Postado em segunda-feira, 15 de maio de 2023 11:24

There is a growing chorus of displeasure among dessert lovers in New York and a feeling that the pastries offered by even ambitious restaurants are too often just plops or smears — custards and puddings that are formal enough to satisfy a craving but can still feel like an afterthought. I might have worried this would be the case with the “seasonal parfait” served at Momoya in Soho, except this particular dessert costs $28 and lists more ingredients than most restaurants’ entire pastry programs.

I know this for sure because the dessert arrives with a small pamphlet that contains a labeled diagram of the entire layered construction so diners don’t get lost amid all the mousse, cookies, ice cream, and stratified fruit contained within. It’s a real possibility, and servers can be forgiven for not remembering every single detail of what is possibly the most ornate dessert in Manhattan.

The word parfait usually evokes images of yogurt and granola bowls. Momoya pastry chef Norie Uematsu says that even in Japan, where she was born, a parfait was an everyday treat, “like a sundae.” But the idea has recently become a favorite of pastry chefs in that country, and last spring, Uematsu decided she wanted to add her own version to the restaurant’s menu. To match the lightness of Momoya’s sushi, she decided to focus on seasonal fruit.

The most recent iteration, and the version currently available, is called the Spring in Full Bloom. Each serving takes the pastry team ten minutes to assemble — an eternity in a professional kitchen — and includes 18 different components, all nestled into (and on top of) a wineglass.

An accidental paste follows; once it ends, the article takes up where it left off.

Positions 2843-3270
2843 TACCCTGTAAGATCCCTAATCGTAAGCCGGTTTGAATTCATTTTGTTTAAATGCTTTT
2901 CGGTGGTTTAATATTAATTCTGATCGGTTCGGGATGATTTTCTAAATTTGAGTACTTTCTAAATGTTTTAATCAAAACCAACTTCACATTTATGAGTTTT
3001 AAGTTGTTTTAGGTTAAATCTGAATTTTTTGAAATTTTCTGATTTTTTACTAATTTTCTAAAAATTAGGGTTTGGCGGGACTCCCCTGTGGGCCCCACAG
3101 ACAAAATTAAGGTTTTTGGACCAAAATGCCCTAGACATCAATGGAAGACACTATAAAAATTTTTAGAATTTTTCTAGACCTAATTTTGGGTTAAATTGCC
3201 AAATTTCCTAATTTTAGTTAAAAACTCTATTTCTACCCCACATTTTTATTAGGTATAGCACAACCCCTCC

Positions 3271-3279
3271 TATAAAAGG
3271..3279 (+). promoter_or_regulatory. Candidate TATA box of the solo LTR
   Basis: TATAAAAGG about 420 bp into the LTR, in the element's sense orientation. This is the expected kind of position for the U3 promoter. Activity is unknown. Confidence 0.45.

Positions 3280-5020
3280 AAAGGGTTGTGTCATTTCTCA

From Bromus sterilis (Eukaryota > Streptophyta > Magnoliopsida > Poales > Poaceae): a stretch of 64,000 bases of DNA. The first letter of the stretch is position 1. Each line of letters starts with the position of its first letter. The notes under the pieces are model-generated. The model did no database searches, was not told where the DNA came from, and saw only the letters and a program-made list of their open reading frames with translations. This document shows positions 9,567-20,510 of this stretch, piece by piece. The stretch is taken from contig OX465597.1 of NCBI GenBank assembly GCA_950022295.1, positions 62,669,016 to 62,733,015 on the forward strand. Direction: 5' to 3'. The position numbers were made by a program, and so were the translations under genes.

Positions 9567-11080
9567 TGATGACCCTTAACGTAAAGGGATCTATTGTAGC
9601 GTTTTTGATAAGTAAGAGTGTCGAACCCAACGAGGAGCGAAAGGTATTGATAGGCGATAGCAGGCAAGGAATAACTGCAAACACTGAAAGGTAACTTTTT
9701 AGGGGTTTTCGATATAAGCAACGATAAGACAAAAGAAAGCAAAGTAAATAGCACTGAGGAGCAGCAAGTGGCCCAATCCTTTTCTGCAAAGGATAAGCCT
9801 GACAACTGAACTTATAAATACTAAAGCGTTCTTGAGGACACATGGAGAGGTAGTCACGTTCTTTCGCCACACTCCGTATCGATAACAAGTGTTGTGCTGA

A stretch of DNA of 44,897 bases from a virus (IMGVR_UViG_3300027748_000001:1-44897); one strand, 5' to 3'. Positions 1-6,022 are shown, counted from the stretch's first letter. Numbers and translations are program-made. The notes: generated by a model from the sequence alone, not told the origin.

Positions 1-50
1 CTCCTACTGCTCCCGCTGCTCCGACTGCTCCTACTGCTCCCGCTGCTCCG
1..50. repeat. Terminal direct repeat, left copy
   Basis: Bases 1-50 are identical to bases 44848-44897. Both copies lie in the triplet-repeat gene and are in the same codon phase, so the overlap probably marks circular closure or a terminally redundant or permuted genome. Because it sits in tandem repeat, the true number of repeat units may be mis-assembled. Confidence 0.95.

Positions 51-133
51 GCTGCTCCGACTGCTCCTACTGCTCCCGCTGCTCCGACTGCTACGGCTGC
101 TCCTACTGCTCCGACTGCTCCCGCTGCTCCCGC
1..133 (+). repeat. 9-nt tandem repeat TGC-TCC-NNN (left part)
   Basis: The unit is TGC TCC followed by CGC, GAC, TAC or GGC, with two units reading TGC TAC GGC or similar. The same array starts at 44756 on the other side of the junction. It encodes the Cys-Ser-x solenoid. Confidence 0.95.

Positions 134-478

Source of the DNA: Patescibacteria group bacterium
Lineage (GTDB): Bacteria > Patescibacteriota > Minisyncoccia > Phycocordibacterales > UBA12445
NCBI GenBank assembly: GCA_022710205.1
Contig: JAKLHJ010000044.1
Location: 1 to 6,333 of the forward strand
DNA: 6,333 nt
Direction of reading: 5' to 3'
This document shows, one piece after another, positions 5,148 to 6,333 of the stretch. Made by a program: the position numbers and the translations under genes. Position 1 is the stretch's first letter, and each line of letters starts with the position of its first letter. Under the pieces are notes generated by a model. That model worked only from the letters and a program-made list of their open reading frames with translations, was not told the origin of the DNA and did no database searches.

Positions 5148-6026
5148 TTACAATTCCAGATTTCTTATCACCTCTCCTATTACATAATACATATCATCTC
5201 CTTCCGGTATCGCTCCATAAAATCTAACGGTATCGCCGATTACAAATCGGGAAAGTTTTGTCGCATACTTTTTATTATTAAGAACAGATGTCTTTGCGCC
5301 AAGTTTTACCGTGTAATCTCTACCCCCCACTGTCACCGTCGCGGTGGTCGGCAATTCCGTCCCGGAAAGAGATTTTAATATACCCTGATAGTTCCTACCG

A layer of lychee-lemon gelée and a second layer of preserved-cherry-blossom agar jelly form the base of the dessert, followed by a rosy ring of strawberry compote that’s filled with a mound of cherry-blossom-leaf espuma. Next, nuggets of vanilla crumble are set as the base for an orb of strawberry sorbet and condensed-milk ice cream. It’s finished with a swirl of white-chocolate mousse that has been infused with the salty, malty flavor of sake lees.

Covering the glass is a butter cookie stacked with its own collection of petits fours: a mugwort macaron, two varieties of mochi, guava mousse glazed with ruby chocolate, a guava-and-coconut tuile, flowers sculpted from white-bean paste, half a strawberry, and gold leaf. It is then speared with hanami dango, the tricolor mochi stick you may recognize from the emoji keyboard. (How does anyone even eat all of this? Servers will suggest you move the entire cookie cover and place it onto a side plate before diving in, which, yes, does help.)

Momoya’s desserts weren’t always this complex, though they began to grow in scope until last winter when the pastry team offered a version of the parfait with clementine sorbet, white-wine gelée, lemon-verbena foam, and 13 more elements. Uematsu knows it’s over-the-top, which is the point, and she says she’s able to pull it off because of her talented team. She also knows she will become only more enterprising with future seasons. “Every time I create the menu,” she says, “I have to think, Can everybody else do this?”


By Tammie Teclemariam, the Underground Gourmet columnist at New York Magazine | GRUBSTREET